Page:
Strength or resistance training may improve endurance in preparation for labour, decrease lower back and pelvic pain1, and help you manage pregnancy weight gain2. It can lead to a shorter hospital stay and fewer complications during labour and delivery3, and the pelvic floor exercises, in particular, can reduce the chance of urinary incontinence during and after pregnancy4. Strength Coach Pip also believes it helps you train for the physical side of being a mum – carrying a baby and lifting buggies and car seats can be hard work!
Meet your coach
Pip is a qualified pre- and postnatal fitness instructor, mum and co-owner of London-based exercise studio Frame, which runs over 50 pre- and postnatal exercise classes each week. Alongside studio partner Joan Murphy, she recently launched MumHood – an online source of exercise programmes for mums and mums-to-be. Watch Pip in action.
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What you'll need
You don’t need much to start Strength Training for 2. Simply use water bottles if you don’t already have weights.
- A towel or mat if you’re working out on a hard floor.
- A light or medium weight resistance band
- Arm or leg weights are not essential but can be used to increase intensity. Alternatively, use water bottles, tins or anything weighing roughly 1-2kgs that you have to hand.
Your strength training workout
Choose your trimester:
Pip’s Trimester 1 video is designed specifically for the first 12 weeks of your pregnancy. Follow along as she demonstrates pregnancy-safe moves that will help strengthen your upper and lower body and keep you Active for 2.
If you’re feeling a little more energised now you’re into your second trimester, follow Pip as she demonstrates her Trimester 2 strength training moves, using a resistance band to give you a full-body workout.
Pip’s Trimester 3 strength training workout reduces the intensity and includes more moves you can do whilst seated or lying down. They’ll still keep you Active for 2 with the help of a resistance band.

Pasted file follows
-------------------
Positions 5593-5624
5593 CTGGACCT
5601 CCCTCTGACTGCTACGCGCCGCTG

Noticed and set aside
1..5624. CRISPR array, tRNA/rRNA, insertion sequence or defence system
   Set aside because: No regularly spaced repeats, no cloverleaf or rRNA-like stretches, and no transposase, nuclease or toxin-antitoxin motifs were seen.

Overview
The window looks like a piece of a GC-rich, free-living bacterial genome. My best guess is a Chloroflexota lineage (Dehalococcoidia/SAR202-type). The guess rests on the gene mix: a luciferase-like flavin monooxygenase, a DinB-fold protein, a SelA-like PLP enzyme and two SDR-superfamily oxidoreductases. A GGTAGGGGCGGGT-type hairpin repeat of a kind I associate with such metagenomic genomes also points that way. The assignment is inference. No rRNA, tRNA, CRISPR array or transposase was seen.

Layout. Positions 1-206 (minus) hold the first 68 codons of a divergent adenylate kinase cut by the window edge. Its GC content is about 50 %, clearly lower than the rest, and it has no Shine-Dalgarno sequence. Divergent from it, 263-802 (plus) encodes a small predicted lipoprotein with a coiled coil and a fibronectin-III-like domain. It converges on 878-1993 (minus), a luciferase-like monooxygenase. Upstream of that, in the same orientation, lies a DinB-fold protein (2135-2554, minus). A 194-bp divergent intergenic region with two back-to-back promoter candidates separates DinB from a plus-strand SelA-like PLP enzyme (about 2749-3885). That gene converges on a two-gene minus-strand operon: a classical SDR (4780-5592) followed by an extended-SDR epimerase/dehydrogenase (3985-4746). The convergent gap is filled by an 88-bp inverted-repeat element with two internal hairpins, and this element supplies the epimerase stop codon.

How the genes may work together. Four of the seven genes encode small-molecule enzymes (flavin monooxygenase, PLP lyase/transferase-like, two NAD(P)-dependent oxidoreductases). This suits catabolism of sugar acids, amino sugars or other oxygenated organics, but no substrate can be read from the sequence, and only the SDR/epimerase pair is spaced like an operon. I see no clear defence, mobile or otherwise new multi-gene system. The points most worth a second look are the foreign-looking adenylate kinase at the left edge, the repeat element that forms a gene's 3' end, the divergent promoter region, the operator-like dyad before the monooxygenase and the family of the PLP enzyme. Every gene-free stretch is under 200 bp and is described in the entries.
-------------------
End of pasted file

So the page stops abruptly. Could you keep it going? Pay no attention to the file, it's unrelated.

Strength training safety
- Always inform your midwife or doctor of your intention to exercise during pregnancy.
- Eat little and often to maintain your energy levels.
- Remember to breathe deeply and continuously, rather than holding your breath.
- Never work to your maximum – scale down your efforts to around 70% of your usual lifting weight, intensity or exertion level.
- Avoid high-impact exercises which cause you to move in a jerking motion and place stress on your joints.
- Avoid sit-ups and twists, and don’t lift heavy weights above your head. These types of movement can put pressure on your abdominals, leading to separation of the stomach muscles.
- Stay hydrated by drinking water regularly throughout your day, as well as during exercise sessions.
- Listen to your body. If it feels uncomfortable, either physically or mentally, take a break.
1. Ozdemir S et al. Evaluation of the efficacy of an exercise program for pregnant women with low back and pelvic pain: a prospective randomized controlled trial. J Adv Nurs 2015;71(8):1926-39.
2. Muktabhant B et al. Diet or exercise, or both, for preventing excessive weight gain in pregnancy. Cochrane Database Syst Rev 2015;15(6):CD007145.
3. May LE et al. Effects of maternal exercise on labor and delivery. In: Physiology of prenatal exercise and fetal development. SpringerBriefs in Physiology, 2012. p. 11-5.
4. Mørkved S et al. Pelvic floor muscle training during pregnancy to prevent urinary incontinence: A single-blind randomized controlled trial. Obstet Gynecol 2003;101(2):313-9.
Last reviewed: 19th April 2017
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